How any trader could have accumulated losses over such a timespan without his masters at the bank noticing was a puzzle to most on Wall Street yesterday. "It's simply unbelievable", commented one long-time trader. "How did the bank not see this? It's like not noticing there is an elephant in your living room".
An employee of Daiwa's New York branch since 1976, Mr Iguchi was an executive vice-president in charge of bond trading and settlements. He is accused of making unauthorised transactions to conceal losses in his bond-trading account.
Though not among the Goliaths of the bond-trading world in New York, Mr Iguchi was well known to some as a maverick operator who would often take risks. "People who talked about him always said he was a bit of a loose cannon", another trader confirmed. "A lot of his colleagues are surprised he did not blow up a lot earlier".
A resident of one of the posher New Jersey suburbs of New York, Mr Iguchi was a native of Kobe, near Osaka, in Japan. But he came to the United States in the early Seventies and studied psychology at Southwest Missouri State University, although they could not trace any record of him yesterday. He worked as a car salesman for two years before joining Daiwa in 1976.
He was highly rated by his superiors and quickly earned a reputation as a hot-shot in the trading of US government bonds. As soon as 1979, he had been given responsibility for both trading and backroom settlement operations in New York.
In 1986, 10 years after he joined Daiwa, he was made head of its government bond-trading operation in New York, one of the bank's most prestigious and profitable departments.
But, by then, according to Daiwa president, Akira Fujita, Mr Iguchi had already been hiding his own bond-trading losses for two years, sowing the seeds of the disaster.
At a news conference held at Daiwa's Osaka headquarters yesterday, Mr Fujita said: "Mr Iguchi seemed very good at what he did, and I heard that he was well-respected by the bond market. We valued him highly."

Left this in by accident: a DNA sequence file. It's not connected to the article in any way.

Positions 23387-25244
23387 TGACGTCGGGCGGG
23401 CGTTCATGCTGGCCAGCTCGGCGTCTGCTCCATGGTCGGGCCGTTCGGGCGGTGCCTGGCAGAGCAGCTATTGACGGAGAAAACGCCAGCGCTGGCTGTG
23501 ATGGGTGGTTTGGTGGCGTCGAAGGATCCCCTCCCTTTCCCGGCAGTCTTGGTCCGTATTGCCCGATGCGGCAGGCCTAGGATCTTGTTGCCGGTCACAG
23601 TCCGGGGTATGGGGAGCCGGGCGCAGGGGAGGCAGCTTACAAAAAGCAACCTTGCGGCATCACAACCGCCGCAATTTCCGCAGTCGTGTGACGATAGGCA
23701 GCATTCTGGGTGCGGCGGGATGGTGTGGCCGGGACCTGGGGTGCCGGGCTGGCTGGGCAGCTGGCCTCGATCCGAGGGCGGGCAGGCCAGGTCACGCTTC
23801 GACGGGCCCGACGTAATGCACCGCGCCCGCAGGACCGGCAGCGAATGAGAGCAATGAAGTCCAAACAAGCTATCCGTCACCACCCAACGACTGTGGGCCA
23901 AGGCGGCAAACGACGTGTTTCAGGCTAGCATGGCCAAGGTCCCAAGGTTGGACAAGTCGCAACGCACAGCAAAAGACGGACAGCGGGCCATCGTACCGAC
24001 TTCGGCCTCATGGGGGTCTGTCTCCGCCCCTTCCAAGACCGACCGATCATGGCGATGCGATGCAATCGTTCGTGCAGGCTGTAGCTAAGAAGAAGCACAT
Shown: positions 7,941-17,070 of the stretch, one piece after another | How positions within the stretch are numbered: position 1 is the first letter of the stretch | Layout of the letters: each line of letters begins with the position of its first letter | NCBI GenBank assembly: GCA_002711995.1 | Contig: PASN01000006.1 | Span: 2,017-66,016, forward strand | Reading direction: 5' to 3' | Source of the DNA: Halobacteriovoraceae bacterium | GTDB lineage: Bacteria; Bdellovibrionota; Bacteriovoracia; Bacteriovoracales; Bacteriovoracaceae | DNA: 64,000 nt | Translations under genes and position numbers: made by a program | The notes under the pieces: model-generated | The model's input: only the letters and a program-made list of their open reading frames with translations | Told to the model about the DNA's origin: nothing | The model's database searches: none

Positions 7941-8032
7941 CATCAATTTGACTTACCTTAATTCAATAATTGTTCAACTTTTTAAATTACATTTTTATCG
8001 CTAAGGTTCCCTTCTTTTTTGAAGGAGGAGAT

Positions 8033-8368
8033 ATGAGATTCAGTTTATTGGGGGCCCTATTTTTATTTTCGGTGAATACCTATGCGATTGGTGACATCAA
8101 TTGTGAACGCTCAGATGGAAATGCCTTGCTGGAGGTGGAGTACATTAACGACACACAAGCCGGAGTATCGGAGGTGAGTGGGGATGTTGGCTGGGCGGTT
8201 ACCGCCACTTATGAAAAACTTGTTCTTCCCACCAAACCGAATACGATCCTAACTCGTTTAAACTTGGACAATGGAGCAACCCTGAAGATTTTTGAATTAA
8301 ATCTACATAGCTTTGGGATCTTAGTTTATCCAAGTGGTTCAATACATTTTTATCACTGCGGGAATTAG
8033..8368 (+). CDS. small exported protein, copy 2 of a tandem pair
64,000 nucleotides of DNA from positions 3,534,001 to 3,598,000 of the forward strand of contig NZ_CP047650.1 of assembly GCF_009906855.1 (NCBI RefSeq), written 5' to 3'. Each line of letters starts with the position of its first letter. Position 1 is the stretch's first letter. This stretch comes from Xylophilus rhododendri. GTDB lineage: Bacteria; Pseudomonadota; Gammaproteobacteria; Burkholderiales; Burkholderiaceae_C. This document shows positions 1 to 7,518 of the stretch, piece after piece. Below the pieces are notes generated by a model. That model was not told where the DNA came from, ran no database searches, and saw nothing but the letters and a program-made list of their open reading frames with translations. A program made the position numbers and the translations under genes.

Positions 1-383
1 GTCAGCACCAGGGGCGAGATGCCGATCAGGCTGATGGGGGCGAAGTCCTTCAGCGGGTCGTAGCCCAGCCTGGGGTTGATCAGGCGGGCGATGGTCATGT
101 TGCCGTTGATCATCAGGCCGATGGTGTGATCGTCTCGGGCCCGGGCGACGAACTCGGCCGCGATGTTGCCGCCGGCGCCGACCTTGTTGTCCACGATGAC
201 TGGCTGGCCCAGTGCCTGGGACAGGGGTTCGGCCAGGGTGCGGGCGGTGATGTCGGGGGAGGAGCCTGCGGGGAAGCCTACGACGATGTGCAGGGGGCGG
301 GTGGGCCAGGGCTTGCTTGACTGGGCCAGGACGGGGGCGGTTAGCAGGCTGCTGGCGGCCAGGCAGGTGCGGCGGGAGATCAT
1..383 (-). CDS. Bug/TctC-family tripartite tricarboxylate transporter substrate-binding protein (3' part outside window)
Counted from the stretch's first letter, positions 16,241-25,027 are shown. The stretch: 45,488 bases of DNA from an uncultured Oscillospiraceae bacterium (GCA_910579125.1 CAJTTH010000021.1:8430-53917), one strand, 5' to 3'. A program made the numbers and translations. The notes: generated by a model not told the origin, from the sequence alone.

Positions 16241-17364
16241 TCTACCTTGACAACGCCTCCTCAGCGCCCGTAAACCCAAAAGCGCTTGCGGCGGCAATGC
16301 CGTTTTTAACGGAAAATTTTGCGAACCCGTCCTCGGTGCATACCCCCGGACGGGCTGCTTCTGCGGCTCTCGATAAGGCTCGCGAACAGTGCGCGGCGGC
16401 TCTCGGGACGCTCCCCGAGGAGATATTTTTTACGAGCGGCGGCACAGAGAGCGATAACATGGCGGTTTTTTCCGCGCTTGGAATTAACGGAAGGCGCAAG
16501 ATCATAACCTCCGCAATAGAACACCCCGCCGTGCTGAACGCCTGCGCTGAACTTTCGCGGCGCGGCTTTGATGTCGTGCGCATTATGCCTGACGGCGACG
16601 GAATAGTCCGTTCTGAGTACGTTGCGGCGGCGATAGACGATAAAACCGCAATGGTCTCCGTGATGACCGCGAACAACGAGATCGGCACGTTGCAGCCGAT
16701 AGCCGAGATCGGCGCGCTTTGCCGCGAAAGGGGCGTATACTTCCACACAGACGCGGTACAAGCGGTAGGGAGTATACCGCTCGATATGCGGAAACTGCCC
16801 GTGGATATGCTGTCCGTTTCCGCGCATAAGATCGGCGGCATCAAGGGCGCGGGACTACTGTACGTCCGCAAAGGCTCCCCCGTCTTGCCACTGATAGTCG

Mr Fujita added:"We entrusted him with everything. We really evaluated him too highly." Daiwa said it had dispatched a team of 30 of its own investigators to look into the circumstances of the scandal.
The New York branch's general manager, Masahiro Tsuda, meanwhile, voiced his own chagrin at what has been uncovered. "We are deeply embarrassed that our internal controls and procedures were not sufficient to prevent this fraudulent action," he said in a brief statement. Asked how it was possible to hide such huge losses for so long, Daiwa Bank senior managing director, Kazuya Sunahara, told the Osaka news conference: "We're not exactly sure how he did it, but he might have been using duplicate order forms."
According to the bank's vice-president, Kenji Yasui, Mr Iguchi had been dismissed on Monday.
While Daiwa has ample resources to sustain the loss, its standing in New York and worldwide is certain to be tarnished. "It's going to hurt their reputation in this country," remarked Perrin Long, an analyst at Brown Brothers Harriman, a New York securities firm. "It is going to make things difficult for them. I'm sure the bosses in Tokyo are going to wake up and wonder how the hell this happened in New York."
Mr Iguchi, whom the government hopes to keep in detention pending trial, finally owned up to his employers in a letter to the bank president in Tokyo on 13 July. Daiwa subsequently informed the US Federal Reserve Bank of its problem, which in turn passed the information on to to the FBI and the District Attorney's office last Wednesday.
The FBI yesterday promised a lengthy investigation into Mr Iguchi's activities in the office. A spokesman indicated that each of the 30,000 fraudulent transactions that Mr Iguchi allegedly committed would be scrutinised by agents.Reuse content